1st December 2009 at 10:53 am #5312
We have produced a home video movie with a particular message on women’s right in Northern Nigerian society and would like to show the movie to a select group of audience and then measure its impact on public awareness and attitude towards women. What method do I use to achieve this, can anyone help, please? Ibrahim Bello, Nigeria3rd December 2009 at 6:43 pm #5318Jenny HallMember
This sounds interesting. I guess if you are going to measure the ‘impact’ of something you have to start by knowing what their views and attitudes are to start with. If this is a ‘select’ group you will have to be clear why you have selected these people as you may deliberatly shoose people who already ahve an interest in women’s rights- or those who you know are ambivalent towards these issues. I suppose you will need some sort of psychological scale on attitudes to start with- others may be able to suggest these to you- and also a questionnaire to establish their views and knowledge on womens rights. I wonder if you then measure this again after the video but also could repeat it again 6 months down the line to see if the impact remains. If you were not intending on specifically measuring ‘impact’ but more their emotional responses you could just show the video and then do interviews on all these people to have a more qualitative response?
Just some thoughts jenny3rd December 2009 at 6:58 pm #5317
Thanks Jenny Hall for your contributions to my question. We have already designed the questionnaire to establish their views and knowledge. What is new to us is the psychological scale on attitude which you suggested we start with. I will appreciate if others can help with how to go about that. Kindest regards, I. B.3rd December 2009 at 7:58 pm #5316David BrownParticipant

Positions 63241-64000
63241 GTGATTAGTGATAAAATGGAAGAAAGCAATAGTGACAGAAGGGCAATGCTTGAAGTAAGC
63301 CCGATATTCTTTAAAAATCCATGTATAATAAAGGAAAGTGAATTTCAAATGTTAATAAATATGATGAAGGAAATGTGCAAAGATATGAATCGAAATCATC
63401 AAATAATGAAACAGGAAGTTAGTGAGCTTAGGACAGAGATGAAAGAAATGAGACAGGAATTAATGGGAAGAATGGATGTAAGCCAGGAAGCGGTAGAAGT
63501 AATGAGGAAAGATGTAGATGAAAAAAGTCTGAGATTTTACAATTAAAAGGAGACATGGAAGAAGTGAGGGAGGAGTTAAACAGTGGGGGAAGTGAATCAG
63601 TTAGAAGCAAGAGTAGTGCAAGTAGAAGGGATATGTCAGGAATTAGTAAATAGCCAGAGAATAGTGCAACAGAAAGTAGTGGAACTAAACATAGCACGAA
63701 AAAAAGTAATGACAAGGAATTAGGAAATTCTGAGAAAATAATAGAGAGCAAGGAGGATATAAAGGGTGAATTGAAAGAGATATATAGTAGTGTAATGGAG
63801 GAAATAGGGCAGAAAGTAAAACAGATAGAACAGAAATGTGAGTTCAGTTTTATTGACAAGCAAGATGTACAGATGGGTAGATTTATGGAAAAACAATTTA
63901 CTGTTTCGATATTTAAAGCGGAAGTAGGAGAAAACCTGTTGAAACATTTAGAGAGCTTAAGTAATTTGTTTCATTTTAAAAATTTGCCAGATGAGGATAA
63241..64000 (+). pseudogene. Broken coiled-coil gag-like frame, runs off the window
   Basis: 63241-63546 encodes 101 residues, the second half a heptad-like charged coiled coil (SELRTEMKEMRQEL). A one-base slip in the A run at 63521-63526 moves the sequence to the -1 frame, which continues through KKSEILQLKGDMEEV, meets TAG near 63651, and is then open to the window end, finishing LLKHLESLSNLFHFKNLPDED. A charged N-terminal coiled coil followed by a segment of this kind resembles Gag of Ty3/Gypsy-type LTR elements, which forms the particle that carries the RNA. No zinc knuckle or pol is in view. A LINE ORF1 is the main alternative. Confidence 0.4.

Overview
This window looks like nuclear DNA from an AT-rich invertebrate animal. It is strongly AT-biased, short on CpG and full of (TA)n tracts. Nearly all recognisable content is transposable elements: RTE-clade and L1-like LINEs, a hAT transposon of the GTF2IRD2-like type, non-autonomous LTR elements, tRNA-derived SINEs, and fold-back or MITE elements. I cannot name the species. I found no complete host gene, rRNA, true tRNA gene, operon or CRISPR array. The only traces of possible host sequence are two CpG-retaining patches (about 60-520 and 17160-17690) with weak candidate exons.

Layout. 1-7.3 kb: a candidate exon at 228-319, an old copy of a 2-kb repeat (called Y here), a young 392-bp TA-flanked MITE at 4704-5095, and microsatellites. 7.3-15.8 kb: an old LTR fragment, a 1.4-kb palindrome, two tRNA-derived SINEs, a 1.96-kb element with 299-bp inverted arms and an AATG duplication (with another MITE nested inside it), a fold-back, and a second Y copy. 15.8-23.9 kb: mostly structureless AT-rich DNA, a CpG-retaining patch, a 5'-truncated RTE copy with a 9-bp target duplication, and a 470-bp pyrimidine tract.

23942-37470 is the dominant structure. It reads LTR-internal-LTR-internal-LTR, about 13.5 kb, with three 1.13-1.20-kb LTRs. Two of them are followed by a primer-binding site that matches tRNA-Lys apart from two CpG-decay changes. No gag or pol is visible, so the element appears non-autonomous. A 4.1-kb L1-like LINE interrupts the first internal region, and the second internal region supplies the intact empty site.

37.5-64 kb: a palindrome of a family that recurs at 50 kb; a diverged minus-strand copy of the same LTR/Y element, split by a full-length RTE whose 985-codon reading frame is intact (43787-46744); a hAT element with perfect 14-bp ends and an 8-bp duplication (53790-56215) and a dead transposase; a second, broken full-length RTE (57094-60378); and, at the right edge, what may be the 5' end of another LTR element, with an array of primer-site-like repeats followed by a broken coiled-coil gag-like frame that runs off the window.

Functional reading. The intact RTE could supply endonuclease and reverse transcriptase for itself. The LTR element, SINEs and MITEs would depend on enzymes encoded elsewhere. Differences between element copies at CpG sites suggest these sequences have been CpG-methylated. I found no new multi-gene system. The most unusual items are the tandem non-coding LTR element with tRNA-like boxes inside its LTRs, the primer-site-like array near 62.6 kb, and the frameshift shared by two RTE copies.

Ibrahim – You might also consider using a comparison or ‘control’ group who will not see the video. This could be important since just asking people to self-report on their attitudes about something can affect the nature of those self-reports, even without any ‘intervention’ (such as your video). If you want to focus on assessing the impact of the video, the optimal approach may be to (a) have a group who see the video and a comparable group that does not, (b) take some kind of measure of attitudes from people in both groups at the same two points in time, say a week before the first group sees the video and then again a week later, and (c) use some a way of measuring their attitudes that is standardized enough to permit comparison across time and groups. On the other hand, if you instead mainly wish to first explore the kind of responses people have to the videos (i.e., how they interpret and feel about them), then a less structured and standardized approach may be the method of choice–as suggested by Jenny. Cheers. – David4th December 2009 at 3:57 pm #5315
David-Thanks for your additional contribution to my question. Given the circumstances we found ourselves over here it might be easier to adopt Jenny’s suggestion–the less structured approach. But my other question is: will the less structured and standardized approach be accepted as piece of research work? Regards. I.B4th December 2009 at 6:22 pm #5314David BrownParticipant
Ibrahim – Acceptance will be likely be dependent on the nature and politics of whatever group you are trying to convince. It will also depend on the kind of knowledge claims to want to make, In general, I imagine that if you are claiming that you have evidence that the video generates certain kinds of responses and therefore might have promise as a way to affect the attitudes in question, then the less structured approach leaves you on pretty solid ground. However, if you want to claim that you have evidence that the video actually has an impact (i.e., “is effective”), then the less structured approach will leave you in a weaker position. If feasible, you might want to conduct the qualitative approach as a first step and see what can be accomplished with your intended audience. If the results look promising, but they still want firmer evidence of actual impact, then you might look at a more structured approach–should resources be available. Best of luck. – David4th December 2009 at 9:56 pm #5313
David– I reckon that was a very good way of getting started at the project.I am grateful to you and Jenny for helping out. I.B
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